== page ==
Despite populations eager to consider a future beyond the coronavirus, some say it’s too soon for the world to drop mitigation measures – and to look past a virus that continues to kill an average of more than 7,000 people in a given day.

“Although reported cases and deaths are declining globally, and several countries have lifted restrictions, the pandemic is far from over – and it will not be over anywhere until it’s over everywhere,” Tedros said.

While U.S. officials cited “widespread population immunity” amid the relaxing of mitigation measures, experts are quick to point out that immunity from both vaccination and infection fade, and measures might need to be reimplemented in the future. And there’s always the lingering fear that the longer the virus spreads the greater the possibility of a new and even more deadly variant.

Keri Althoff, an epidemiologist at the Johns Hopkins Bloomberg School of Public Health, says that Americans should be mindful that there could be a time when widespread masking is needed again – even within the next year, potentially.

“We are definitely not out of the woods yet. And I think we have to continue to be vigilant over the course of the next few years and continue to be flexible, so that we can build this population immunity enough to control the virus and get to a place where society agrees that we are managing it with less daily disruption to our lives,” Althoff says.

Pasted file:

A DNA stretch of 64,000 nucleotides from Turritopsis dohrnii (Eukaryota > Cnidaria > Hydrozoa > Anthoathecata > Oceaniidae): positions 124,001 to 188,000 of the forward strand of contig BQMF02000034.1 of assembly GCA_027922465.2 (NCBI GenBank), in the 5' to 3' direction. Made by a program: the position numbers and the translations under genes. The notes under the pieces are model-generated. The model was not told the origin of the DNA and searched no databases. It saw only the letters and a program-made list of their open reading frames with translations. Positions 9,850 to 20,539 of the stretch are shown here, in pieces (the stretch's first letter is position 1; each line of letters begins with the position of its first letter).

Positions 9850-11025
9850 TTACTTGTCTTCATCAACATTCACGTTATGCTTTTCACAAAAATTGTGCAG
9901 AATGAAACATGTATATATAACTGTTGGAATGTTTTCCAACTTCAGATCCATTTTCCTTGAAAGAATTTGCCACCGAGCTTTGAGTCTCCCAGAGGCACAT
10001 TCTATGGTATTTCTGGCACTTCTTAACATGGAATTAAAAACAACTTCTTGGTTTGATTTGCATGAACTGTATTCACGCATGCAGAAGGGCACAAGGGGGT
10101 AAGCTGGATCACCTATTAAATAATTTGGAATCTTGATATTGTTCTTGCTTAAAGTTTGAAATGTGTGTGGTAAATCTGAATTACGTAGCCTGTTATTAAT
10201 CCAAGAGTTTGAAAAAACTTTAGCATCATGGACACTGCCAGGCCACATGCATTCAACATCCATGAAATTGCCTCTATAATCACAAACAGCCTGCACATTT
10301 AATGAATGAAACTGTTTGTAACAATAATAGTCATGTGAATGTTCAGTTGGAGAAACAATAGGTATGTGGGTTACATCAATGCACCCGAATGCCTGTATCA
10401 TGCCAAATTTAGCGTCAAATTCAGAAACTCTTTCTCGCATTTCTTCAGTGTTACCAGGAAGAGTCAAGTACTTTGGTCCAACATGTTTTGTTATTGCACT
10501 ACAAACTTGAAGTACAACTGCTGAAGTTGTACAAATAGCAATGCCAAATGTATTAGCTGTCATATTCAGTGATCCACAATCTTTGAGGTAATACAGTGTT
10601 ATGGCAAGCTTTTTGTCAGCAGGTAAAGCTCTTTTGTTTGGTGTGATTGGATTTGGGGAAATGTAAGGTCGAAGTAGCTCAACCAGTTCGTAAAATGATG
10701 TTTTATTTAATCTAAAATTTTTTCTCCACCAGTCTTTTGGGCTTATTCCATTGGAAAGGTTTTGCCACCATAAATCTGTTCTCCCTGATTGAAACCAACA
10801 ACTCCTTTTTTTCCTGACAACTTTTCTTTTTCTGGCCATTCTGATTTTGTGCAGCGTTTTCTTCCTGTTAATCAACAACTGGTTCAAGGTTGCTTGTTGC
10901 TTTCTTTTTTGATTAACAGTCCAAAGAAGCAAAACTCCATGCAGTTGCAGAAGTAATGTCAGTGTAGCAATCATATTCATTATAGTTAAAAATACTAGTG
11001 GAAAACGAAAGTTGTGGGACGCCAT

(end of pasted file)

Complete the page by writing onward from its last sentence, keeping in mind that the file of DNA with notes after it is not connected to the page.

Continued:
Althoff says that one lesson to be learned from the past two years is the role that misinformation plays in shaping peoples’ beliefs. The development seriously undermines trust in public health officials, she adds.

“Misinformation is so powerful, and it spreads so quickly,” says Althoff. “To say that there has been a decrease in the trust of scientists and public health – damage done by a lot of misinformation – is probably an understatement. I think rebuilding that trust and helping folks to understand and think critically when faced with all this data is really going to be important as we continue to move forward.”

As coronavirus vaccines were developed and rolled out in record time, many researchers were caught off guard by the level of hesitancy seen. Even now, just 65% of the total U.S. population is fully vaccinated and significantly fewer have gotten their booster shots despite widespread vaccine availability.

According to the latest Kaiser Family Foundation data, roughly 16% of Americans say they “definitely” won’t get the shot – a number that has held mostly steady over the last several months.

“We’ve got to figure out how to address this hesitancy and how to more successfully communicate,” Althoff says.

And it’s important to remember that not everyone has access to the shots yet. In the U.S., shots for children under 5 have faced multiple setbacks, delaying an authorization many parents hoped would have come months ago.

“Those children and their families have borne a huge burden in this pandemic,” Althoff says. “It’s been a lot, and those folks are still waiting for a vaccine.”

Vaccination rates and access also vary widely worldwide.

As little as 14% of people in low-income countries have received their first shot, according to one estimate.

“We have to remember our world is not yet vaccinated,” Althoff says, adding that transmission of the virus gives it a chance to mutate and create new variants.